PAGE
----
'DeSoljah' retains the calypso crown
Published: April 25, 2014
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ST. THOMAS - Eleven calypsonians sang their hearts out for the enthusiastic crowd Thursday at the 2014 V.I. Calypso Competition, but in the end, reigning champion Patrick "DeSoljah" Farrel retained the crown.
He also walked away with the title for "Most Humorous."
The songs sung Thursday were largely about the state of the Virgin Islands, calling out various newsmakers, from convicted drug trafficker Roberto Tapia to Property and Procurement Commissioner Lynn Millin Maduro, who was arrested and charged with DUI earlier this year.
Some of the songs noted that everyone bears responsibility for the quality of life in the territory. Many had a hopeful message that by working together, things can be improved in the territory.
DeSoljah's first song, "We the People," was about reminding politicians and corporations that the people are the ones in charge. Standing in a rhinestone studded military suit, in front of a large, glittering planet Earth, he sang: "It's the people, we the people make this world go around."
He also thanked the audience for supporting calypso and indicated he expected to repeat as calypso monarch, a prophesy he fulfilled.
"On behalf of all calypsonians, let me say to you we appreciate everything you do. But I know you come here for one thing, to see me repeat tonight as your king."
DeSoljah closed the night with his second song, "Something You Want," about how the people want to hear calypso about melee, gossip and rumors.
"You want melee, you gonna get melee," he sang.
He closed the number by holding a funeral for the 10 other calypsonians competing for his crown. In a final move, he buried Spectrum Band - the group he used to sing with and the band backing up the calypsonians all night on stage. The crowd went crazy, laughing and cheering for the audacious performance art.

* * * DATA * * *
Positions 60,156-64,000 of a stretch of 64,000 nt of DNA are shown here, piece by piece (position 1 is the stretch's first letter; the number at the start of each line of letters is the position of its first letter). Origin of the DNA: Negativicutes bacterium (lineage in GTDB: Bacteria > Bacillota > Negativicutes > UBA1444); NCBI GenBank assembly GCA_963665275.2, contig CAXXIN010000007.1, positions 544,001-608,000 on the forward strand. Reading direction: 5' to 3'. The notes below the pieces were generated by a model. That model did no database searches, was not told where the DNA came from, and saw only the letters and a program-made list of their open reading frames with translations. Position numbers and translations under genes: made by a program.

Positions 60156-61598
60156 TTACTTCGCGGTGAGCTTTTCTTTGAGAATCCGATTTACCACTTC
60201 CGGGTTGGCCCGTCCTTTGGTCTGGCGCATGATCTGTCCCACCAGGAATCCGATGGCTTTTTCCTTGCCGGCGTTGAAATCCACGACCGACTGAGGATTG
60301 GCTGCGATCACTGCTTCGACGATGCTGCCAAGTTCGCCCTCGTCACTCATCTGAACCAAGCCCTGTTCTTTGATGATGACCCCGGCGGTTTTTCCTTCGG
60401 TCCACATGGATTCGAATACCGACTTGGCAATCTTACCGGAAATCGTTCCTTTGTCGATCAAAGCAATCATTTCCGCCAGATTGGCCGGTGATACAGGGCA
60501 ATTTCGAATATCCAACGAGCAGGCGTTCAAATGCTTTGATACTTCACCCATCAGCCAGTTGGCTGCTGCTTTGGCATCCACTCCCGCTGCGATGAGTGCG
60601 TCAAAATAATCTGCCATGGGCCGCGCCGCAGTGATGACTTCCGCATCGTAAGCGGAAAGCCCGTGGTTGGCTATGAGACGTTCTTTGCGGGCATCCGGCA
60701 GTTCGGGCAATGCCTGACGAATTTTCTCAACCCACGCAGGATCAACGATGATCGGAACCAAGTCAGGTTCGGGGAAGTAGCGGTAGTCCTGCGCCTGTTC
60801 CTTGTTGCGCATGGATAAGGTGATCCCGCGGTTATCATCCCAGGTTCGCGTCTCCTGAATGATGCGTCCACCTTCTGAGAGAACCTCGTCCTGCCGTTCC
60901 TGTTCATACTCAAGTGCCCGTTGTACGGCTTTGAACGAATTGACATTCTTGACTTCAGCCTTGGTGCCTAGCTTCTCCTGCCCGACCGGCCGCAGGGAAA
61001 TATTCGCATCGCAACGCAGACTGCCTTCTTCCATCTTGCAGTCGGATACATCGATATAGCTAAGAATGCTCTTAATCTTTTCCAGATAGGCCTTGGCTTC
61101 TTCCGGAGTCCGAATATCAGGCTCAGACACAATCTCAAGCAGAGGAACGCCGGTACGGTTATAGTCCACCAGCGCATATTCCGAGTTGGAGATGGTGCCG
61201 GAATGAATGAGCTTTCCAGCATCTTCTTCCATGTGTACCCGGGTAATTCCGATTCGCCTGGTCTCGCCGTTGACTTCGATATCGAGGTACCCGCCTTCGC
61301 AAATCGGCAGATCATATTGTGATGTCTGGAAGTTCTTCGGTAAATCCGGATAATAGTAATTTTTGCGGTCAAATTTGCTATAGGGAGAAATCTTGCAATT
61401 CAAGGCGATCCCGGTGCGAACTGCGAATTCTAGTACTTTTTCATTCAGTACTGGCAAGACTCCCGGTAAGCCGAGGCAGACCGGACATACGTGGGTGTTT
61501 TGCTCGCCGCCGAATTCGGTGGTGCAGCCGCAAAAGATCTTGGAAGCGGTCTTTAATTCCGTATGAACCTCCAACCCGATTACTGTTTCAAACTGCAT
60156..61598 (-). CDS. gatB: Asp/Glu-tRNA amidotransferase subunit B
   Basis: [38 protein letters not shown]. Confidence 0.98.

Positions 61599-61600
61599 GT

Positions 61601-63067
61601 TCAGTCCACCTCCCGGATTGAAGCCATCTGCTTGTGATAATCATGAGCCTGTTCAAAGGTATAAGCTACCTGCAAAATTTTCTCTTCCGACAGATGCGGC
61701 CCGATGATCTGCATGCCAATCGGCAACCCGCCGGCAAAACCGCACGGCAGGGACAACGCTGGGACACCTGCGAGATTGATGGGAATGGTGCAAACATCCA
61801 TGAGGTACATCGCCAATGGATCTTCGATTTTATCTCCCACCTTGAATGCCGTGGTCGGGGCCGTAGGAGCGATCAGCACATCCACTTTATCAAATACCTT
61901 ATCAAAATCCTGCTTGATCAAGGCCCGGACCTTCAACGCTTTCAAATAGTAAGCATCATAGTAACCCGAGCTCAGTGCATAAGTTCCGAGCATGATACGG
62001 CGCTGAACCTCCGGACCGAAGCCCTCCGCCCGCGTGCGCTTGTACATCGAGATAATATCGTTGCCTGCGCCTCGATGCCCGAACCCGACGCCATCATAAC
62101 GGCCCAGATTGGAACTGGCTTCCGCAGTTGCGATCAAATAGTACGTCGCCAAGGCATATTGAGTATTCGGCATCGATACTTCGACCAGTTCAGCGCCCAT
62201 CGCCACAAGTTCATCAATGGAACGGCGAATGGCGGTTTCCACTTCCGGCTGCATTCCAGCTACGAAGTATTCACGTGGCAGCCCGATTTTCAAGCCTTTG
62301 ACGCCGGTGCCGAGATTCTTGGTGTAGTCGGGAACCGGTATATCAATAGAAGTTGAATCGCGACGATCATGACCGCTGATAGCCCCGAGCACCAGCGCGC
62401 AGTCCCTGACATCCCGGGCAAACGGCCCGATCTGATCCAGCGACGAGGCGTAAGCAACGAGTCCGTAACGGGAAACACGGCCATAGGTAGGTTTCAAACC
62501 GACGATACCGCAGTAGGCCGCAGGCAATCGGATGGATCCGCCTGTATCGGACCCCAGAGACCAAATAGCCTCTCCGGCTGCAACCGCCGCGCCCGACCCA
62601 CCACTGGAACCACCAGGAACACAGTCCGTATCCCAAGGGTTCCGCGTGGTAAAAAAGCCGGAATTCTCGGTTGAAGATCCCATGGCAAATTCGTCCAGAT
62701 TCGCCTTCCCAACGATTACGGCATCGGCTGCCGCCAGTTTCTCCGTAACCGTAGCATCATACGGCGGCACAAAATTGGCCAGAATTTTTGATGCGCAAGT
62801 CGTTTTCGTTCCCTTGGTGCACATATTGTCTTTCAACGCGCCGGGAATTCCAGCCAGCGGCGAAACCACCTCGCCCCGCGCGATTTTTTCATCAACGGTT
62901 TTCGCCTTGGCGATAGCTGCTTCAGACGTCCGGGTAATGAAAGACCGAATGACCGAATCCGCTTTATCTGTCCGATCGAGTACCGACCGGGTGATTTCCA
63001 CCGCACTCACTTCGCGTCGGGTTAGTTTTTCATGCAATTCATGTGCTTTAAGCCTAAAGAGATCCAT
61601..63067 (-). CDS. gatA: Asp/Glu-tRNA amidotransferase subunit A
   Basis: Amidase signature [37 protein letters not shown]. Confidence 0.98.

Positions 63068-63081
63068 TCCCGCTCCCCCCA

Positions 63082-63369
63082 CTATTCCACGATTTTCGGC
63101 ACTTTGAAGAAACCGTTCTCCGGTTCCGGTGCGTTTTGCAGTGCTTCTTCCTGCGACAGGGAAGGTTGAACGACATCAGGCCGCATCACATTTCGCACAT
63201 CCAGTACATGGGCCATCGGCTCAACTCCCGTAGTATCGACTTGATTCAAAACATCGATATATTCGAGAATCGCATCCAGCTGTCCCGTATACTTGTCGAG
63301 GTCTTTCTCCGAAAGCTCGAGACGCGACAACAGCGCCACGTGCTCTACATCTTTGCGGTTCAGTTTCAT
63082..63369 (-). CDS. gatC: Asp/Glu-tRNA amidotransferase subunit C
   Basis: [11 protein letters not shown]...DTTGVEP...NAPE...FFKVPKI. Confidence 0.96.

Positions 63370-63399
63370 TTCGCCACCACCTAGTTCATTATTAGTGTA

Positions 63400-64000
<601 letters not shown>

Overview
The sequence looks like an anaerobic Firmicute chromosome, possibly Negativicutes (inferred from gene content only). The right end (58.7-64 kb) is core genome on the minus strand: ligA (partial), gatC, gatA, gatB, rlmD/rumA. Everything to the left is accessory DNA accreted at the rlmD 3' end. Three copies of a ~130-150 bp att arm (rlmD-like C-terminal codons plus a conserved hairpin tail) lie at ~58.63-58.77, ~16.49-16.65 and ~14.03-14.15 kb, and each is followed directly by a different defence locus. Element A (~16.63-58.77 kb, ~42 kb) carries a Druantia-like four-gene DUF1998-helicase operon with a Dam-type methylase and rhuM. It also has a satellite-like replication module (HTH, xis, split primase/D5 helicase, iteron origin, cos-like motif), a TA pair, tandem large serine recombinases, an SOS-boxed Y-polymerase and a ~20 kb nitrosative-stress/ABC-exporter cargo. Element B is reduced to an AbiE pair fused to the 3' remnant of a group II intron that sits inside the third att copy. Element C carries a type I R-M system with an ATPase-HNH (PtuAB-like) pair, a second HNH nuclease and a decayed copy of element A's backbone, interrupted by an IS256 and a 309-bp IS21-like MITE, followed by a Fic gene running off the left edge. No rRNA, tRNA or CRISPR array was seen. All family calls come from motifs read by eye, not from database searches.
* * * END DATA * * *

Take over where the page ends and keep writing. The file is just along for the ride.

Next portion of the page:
First runner-up was Campbell "King Kan" Barnes, whose years-long winning streak was upset by Farrel last year. His first song "The Slave Son Calling" was about reparations.
"Denmark, the slave son calling," he sang. "I want reparations for me and my ancestors."
King Kan's second song, "Ain't Come Fo' Crown," was about how he sings for the love of calypso, not for the title of calypso king.
Second runner-up was Samuel "Mighty Pat" Ferdinand, who also took the title for "Best Political Commentary."
His first song, "Crab & Barrel," was about Virgin Islanders' tendency to pull each other down instead of lifting each other up.
"We're pushing them down, pulling them down, pushing them into the ground in this crab and barrel country," he sang.
Mighty Pat's second song, "Education," was about encouraging youngsters to get a good education, and acknowledging the teachers.
Jamal "Broc Lee" Williams got the biggest cheers of Round 1 for his empowering song, "We VI," and took home the "Best Social Commentary" title for it.
Wearing a white dashiki with Virgin Islands flags sewn on the sleeves and back, he began by standing with his hand over his heart while the V.I. anthem played.
His message was hopeful, encouraging Virgin Islanders to keep the faith and work to improve the territory.
"We must represent a commitment for betterment," he sang. "These islands we remain proud, we've got to shout it out loud."
In his second number, "E Rang," Broc Lee sang about what is right and wrong in the territory.
"When a government agency give all contracts to one company, 'e rang," Broc Lee sang.
Raymond "Solemnity" Smith won "Most Improved" for his two songs, "I Forget" and "1 Human Family."
Other calypsonians competing Thursday were Cedric "King Spade" Brookes; Toby "Toby Dee" Derima; Julien "Sarrow" George; Jacqueline "Singing Jackie" Leader; Myrel "Super T" Tonge; and Glenridge "Ras Nisha" Christopher.
- Contact reporter Aldeth Lewin at 714-9111 or email email@example.com.